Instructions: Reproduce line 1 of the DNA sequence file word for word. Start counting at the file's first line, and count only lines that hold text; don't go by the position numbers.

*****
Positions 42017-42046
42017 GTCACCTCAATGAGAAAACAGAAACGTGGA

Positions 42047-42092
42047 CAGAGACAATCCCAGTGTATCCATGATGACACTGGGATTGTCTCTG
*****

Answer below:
Positions 42017-42046